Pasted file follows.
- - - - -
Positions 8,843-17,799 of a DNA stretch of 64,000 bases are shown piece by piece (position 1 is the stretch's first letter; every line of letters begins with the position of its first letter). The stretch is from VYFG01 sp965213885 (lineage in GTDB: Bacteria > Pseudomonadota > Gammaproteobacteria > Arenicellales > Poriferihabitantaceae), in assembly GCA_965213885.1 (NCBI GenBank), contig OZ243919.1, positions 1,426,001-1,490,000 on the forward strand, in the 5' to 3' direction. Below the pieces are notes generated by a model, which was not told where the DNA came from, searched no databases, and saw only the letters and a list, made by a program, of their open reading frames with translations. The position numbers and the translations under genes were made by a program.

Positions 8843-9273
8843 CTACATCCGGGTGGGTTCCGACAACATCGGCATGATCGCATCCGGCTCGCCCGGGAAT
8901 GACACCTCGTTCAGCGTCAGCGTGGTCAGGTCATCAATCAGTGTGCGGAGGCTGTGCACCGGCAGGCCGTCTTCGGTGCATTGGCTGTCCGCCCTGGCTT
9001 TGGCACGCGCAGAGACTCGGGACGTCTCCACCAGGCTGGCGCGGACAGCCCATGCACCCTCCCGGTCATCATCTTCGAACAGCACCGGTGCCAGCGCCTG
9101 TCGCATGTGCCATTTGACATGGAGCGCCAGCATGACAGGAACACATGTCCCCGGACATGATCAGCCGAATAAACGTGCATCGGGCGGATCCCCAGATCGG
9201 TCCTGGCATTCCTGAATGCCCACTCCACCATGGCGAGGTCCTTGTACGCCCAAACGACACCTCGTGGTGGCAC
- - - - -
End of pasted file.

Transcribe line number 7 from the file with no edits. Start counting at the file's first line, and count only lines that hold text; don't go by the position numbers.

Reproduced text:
9201 TCCTGGCATTCCTGAATGCCCACTCCACCATGGCGAGGTCCTTGTACGCCCAAACGACACCTCGTGGTGGCAC